Chris Lytle ended his UFC career the same way he fought every bout after the loss to Matt Serra - recklessly throwing hands, inspiring audible breaths and yelps from the audience, and attempting (and finishing) slick submissions. If you needed a fight to epitomize what Lytle represented, last night was it. His bout with Dan Hardy was Chris Lytle in a nutshell - for better or worse.
Chris Lytle was not a world champion level fighter. He closed his career 10-10 inside the UFC Octagon. What's great about Lytle is that he recognized his limitations and put winning a title out of his mind. He found another route to fame and to big, fat checks signed by Lorenzo Fertitta: the post-fight bonus. With two final awards last night, Lytle brings his career bonus count to $515,000.
It was a brilliant way for a mid-tier fighter to make a living. Lytle invented the role of "bonus hunter" and took it to new levels when he and fellow striker Marcus Davis made a pact to keep their fight standing, both looking to take home a big check for Fight of the Night at UFC 93. The lads succeeded and Lytle had a template for how to approach his fights going forward.
Lytle's willingness to risk a win in order to satisfy the crowd's lust for violence was controversial in some circles. After all, it blurred the lines between sport and spectacle. Lytle didn't even try to hide that he was looking for bonus checks, sometimes at the expense of doing the smart thing in the cage.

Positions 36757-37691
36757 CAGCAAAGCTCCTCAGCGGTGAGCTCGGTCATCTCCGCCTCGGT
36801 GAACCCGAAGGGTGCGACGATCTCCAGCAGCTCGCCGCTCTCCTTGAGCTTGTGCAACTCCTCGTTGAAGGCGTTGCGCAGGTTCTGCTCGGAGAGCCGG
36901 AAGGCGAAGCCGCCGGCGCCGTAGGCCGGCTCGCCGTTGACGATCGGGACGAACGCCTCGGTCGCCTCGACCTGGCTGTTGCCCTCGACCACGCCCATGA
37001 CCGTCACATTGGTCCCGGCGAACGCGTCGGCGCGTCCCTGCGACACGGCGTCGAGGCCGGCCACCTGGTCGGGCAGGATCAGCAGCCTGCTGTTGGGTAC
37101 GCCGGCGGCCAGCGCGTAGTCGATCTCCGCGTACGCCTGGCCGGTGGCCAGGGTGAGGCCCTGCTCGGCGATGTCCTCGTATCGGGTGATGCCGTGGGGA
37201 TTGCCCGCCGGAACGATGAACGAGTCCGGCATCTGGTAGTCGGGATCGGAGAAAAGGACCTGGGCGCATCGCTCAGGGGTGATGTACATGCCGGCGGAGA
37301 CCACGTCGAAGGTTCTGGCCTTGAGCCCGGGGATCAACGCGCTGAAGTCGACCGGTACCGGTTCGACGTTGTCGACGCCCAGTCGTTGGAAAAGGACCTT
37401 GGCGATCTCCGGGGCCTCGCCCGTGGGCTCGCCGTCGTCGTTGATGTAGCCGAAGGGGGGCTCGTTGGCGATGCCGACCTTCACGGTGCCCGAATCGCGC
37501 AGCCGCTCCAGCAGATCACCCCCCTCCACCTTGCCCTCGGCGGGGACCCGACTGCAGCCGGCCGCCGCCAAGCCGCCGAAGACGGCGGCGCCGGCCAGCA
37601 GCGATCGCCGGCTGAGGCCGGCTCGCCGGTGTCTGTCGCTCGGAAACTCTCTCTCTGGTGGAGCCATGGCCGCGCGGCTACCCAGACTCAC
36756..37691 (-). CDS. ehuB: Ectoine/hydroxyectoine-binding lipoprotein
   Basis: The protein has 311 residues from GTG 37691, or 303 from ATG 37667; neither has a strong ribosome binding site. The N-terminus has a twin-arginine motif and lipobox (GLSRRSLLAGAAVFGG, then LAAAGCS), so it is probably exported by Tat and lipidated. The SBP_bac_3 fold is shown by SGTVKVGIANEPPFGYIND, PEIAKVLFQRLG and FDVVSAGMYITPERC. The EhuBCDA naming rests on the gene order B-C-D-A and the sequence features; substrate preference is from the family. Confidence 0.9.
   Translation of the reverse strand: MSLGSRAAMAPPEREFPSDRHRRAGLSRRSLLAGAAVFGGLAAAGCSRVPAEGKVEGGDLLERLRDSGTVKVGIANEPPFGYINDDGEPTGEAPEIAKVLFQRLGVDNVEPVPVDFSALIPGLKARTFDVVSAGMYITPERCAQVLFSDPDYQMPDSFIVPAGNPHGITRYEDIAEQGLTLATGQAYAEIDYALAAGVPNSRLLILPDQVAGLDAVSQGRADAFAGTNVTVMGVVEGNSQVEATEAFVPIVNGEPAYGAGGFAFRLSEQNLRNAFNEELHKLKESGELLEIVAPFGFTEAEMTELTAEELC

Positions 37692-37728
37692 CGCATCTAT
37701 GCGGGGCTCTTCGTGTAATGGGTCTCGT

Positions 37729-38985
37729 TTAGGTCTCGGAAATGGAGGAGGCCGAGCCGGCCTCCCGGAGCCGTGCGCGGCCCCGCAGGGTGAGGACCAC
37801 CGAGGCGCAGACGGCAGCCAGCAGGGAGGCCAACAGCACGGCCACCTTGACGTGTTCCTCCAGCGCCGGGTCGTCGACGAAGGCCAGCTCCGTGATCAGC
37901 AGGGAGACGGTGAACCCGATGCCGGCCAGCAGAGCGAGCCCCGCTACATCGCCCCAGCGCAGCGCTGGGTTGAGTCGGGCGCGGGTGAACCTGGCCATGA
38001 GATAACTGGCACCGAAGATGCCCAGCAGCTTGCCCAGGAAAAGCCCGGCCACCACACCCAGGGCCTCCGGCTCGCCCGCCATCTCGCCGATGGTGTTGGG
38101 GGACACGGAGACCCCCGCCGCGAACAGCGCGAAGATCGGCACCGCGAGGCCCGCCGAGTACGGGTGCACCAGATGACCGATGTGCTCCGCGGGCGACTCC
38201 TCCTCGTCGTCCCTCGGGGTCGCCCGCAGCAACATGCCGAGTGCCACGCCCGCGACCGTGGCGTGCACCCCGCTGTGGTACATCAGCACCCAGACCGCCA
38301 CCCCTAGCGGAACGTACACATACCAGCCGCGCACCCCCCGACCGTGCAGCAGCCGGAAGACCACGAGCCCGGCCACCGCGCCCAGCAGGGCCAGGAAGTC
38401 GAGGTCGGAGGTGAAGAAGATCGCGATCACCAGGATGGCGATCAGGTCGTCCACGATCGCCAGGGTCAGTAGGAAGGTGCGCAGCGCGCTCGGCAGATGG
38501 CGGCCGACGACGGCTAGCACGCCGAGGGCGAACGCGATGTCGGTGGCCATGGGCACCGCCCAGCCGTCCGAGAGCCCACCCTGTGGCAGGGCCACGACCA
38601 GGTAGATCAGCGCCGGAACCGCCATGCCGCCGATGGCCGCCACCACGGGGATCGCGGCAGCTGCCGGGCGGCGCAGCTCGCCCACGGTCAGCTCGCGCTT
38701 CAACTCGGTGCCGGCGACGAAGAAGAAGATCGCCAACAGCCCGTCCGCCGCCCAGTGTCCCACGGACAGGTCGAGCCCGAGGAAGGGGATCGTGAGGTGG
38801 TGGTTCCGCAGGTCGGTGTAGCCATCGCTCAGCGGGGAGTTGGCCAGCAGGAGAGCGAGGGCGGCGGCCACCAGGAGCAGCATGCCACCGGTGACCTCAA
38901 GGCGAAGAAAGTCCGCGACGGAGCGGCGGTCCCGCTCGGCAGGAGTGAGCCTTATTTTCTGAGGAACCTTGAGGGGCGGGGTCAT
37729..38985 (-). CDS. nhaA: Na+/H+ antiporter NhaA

Lytle told MMA Nation before the fight that he was confident he was better than Dan Hardy on the ground. Yet over the course of three whole rounds, he never tried to put the British striker there. Lytle wanted to go out with a bang, not necessarily with a win. It's the same approach he took in every bout after facing Serra at 'The Ultimate Fighter 4' finale. In mainstream sports, that attitude would be unacceptable.
The Minnesota Vikings aren't going to stop using Adrian Peterson when they play the Chargers because the fans in San Diego prefer an aerial attack. Roger Federer and Andy Roddick don't stop serving for aces at Roland Garros just because the French crowd enjoys a back and forth baseline game. Athletes try to win - first and foremost. As much as I loved his fights, Chris Lytle didn't represent that sporting tradition.
Lytle will be remembered for more than his awesome fights in the cage. His career and his choices opened a Pandora's Box. Lytle's decision to fight for more than just a win raised some important questions about MMA and what kind of sport we want it to be in the future.